Full Text Available This study sought to establish the social and environmental factors that influence sustainable entrepreneurship (SE in Small- and medium-sized enterprises (SMEs. It also attempted to identify whether the demographic background of the entrepreneur influences the SE in SMEs of the Iranian food industry. A mixed method approach, employing the use of questionnaires and interviews from a sample size of approximately 130 participants and 12 owner-managers of SMEs in food industry, was used to collect data. Data were analyzed using descriptive statistics and several inferential analyses. Findings showed that certain characteristics of the entrepreneur, including work experience and education, have a significant impact on SE. Furthermore, out of the eight identified factors, according to the participants’ perception, the most important factors towards sustainable performance of SMEs in food industry are social factors, including customer orientation, as well as human resources and environmental factors, including recycling and the future of Earth. This research paper concludes that considering the social and environmental aspects of sustainability and employing experienced staff would majorly contribute to the pursuit of SE in SMEs of food industry.

  15. Job satisfaction in a low-wage, low-status industry: The case of Danish food retailing

    DEFF Research Database (Denmark)

    Esbjerg, Lars; Grunert, Klaus G.; Buck, Nuka

    This paper explains why job satisfaction is high among employees in Danish food retailing - a low-wage, low-status industry. We distinguish between three employee types (transitional workers, core employees and career-seekers) and identify factors such as divergent interests and ambitions to help...

  16. [The allergologic risk in food industry].

    Science.gov (United States)

    Ortolani, C

    2012-01-01

    The spectrum of occupational disease seen in the food industry mainly includes occupational asthma (and/or rhinitis), hypersensitivity pneumonitis and dermatitis. The differences between the Occupational Reactions to Food Allergens and Food Allergy are discussed.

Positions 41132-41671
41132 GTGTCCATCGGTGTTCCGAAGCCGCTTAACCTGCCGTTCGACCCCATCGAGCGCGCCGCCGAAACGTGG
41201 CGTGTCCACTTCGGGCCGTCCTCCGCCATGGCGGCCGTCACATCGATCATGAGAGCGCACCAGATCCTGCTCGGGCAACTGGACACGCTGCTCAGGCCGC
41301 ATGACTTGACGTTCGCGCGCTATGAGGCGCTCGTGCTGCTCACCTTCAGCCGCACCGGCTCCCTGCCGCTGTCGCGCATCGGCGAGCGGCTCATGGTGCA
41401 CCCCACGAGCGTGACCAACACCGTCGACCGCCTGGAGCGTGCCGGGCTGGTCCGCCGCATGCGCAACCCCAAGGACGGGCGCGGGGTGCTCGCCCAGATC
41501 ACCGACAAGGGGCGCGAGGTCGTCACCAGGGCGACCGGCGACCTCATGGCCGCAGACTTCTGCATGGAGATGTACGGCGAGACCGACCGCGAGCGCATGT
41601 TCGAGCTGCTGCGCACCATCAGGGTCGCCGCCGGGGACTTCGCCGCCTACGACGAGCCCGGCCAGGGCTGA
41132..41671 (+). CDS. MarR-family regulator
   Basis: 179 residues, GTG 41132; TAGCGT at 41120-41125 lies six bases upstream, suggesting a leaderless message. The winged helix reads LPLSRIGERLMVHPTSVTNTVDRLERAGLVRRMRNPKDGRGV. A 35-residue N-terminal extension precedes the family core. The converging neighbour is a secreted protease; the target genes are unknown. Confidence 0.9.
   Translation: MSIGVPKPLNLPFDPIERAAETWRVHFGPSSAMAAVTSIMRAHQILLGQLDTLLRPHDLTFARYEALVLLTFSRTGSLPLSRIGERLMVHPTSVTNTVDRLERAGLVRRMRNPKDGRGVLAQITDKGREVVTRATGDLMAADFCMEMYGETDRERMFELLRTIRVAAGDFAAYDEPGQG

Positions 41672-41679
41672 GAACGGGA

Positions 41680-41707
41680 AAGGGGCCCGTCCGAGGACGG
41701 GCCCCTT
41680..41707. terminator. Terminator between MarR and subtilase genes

17. Criteria definition and approaches in green supplier selection – a case study for raw material and packaging of food industry

    Directory of Open Access Journals (Sweden)

    Narges Banaeian

    2015-01-01

    Full Text Available This paper formulates an integrated framework for deciding about the green supplier selection criteria in food supply chain and also proposes different methods that account for single and multiple sourcing of supplier selection. Green supplier selection relies on green criteria, so determination of suitable set of criteria will affect decision-maker results directly. In this research, an operational model including combination of general and environmental criteria is introduced for green supplier selection criteria in raw material and packaging of food industry. This model reviewed a literature on general and environmental criteria that help us to know and make a set of common green criteria. Afterward, weighting criteria and collecting of sub-criteria are done by an expert team using the Analytic Hierarchy Process and Delphi method. The expert team tried to propose important and practical sub-criteria which are well fitted to food industry. Finally, in the section of supplier selection, two kinds of qualitative and quantitative data are discussed when single and multiple sourcing are required, respectively. Fuzzy Grey Relational Analysis is proposed to ranking suppliers in presence of qualitative and imprecise data. Also linear programming is used to present a model which can select the best suppliers and allocate the orders among them optimally.

  18. A study on the effect of brand experience on consumer purchase experiences: A case study of food industry

    Directory of Open Access Journals (Sweden)

    Arash Hosseinzadeh

    2014-01-01

    Full Text Available Branding in food industry has been a major concern among food suppliers. During the past few years, there have been strong competitions among business developers to gain market share through increasing the value of their brand. In this paper, we present an empirical investigation to learn more about the relationship between brand experiences on consumer purchase experiences. The study selects a sample of 206 people who are regular customers of two well-known suppliers, Shahrvand and Hyperstar, in city of Tehran, Iran. Using structural equation modeling, the study examines six hypotheses and the results confirm that an increase on brand loyalty, brand attribute, pricing factors, product performance attributes, brand associate and brand position will increase purchasing intention, significantly.